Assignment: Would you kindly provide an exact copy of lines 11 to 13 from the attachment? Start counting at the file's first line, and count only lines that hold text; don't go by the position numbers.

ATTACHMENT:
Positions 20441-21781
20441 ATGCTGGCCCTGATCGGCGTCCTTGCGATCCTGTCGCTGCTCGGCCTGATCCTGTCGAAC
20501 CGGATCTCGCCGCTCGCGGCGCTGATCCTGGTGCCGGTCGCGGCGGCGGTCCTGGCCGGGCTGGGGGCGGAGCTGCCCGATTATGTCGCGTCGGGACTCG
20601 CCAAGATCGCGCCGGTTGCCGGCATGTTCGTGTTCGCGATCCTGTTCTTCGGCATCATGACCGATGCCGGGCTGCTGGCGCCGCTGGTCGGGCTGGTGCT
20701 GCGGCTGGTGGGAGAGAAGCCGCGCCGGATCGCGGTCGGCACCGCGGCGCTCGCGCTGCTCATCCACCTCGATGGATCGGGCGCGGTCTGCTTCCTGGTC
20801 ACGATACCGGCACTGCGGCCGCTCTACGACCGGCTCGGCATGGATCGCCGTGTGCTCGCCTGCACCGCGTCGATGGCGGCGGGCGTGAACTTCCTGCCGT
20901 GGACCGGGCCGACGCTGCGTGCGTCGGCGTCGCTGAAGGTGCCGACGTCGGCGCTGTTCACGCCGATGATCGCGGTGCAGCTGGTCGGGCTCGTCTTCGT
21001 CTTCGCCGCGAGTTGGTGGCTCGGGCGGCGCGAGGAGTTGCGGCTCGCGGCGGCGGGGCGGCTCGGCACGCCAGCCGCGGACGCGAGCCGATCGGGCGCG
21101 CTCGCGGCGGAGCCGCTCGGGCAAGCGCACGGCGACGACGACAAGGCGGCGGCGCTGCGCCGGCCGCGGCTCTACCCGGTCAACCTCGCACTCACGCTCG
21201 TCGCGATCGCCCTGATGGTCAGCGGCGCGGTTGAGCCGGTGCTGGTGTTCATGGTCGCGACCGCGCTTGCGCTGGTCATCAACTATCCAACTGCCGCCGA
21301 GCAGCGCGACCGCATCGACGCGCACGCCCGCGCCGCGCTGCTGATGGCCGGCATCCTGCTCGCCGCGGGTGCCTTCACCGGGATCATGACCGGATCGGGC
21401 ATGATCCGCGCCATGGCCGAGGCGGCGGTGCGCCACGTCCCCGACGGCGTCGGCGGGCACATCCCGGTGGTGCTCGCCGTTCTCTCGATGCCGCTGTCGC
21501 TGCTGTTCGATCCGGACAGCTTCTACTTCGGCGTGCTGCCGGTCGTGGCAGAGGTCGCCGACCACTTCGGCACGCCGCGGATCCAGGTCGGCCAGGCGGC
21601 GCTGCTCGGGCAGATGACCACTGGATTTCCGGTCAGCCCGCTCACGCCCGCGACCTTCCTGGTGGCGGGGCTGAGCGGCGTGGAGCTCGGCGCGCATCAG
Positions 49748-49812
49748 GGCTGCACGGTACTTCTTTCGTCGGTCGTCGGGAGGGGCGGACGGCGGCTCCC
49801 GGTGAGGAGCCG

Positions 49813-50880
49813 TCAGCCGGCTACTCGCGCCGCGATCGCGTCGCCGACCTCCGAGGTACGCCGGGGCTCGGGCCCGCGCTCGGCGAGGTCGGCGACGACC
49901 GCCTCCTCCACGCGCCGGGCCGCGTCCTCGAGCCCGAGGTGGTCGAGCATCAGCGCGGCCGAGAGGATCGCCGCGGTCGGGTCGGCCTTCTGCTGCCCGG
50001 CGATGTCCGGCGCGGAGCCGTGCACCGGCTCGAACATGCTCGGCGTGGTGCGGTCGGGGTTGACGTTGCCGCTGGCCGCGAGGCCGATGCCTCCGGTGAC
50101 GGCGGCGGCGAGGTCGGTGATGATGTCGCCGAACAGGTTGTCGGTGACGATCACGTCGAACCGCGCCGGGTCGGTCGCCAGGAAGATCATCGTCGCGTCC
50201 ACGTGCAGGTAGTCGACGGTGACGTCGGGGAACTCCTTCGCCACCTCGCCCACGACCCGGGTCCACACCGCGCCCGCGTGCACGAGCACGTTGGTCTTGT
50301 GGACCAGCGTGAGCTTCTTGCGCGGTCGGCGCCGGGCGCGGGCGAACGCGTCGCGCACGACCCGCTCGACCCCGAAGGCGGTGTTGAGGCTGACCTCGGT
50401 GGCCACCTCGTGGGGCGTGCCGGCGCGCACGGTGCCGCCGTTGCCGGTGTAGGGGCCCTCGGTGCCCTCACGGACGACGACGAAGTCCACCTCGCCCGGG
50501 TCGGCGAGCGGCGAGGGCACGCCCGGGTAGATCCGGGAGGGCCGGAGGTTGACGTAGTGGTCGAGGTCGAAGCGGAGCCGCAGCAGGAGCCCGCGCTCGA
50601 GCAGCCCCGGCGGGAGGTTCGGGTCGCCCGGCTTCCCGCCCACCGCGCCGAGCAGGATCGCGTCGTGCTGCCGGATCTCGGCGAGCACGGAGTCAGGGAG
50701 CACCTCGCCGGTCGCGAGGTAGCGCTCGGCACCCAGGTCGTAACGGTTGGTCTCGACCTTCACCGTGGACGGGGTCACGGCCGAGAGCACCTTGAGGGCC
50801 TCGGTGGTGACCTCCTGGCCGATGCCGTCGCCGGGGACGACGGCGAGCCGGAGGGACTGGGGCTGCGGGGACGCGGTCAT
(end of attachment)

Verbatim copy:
21301 GCAGCGCGACCGCATCGACGCGCACGCCCGCGCCGCGCTGCTGATGGCCGGCATCCTGCTCGCCGCGGGTGCCTTCACCGGGATCATGACCGGATCGGGC
21401 ATGATCCGCGCCATGGCCGAGGCGGCGGTGCGCCACGTCCCCGACGGCGTCGGCGGGCACATCCCGGTGGTGCTCGCCGTTCTCTCGATGCCGCTGTCGC
21501 TGCTGTTCGATCCGGACAGCTTCTACTTCGGCGTGCTGCCGGTCGTGGCAGAGGTCGCCGACCACTTCGGCACGCCGCGGATCCAGGTCGGCCAGGCGGC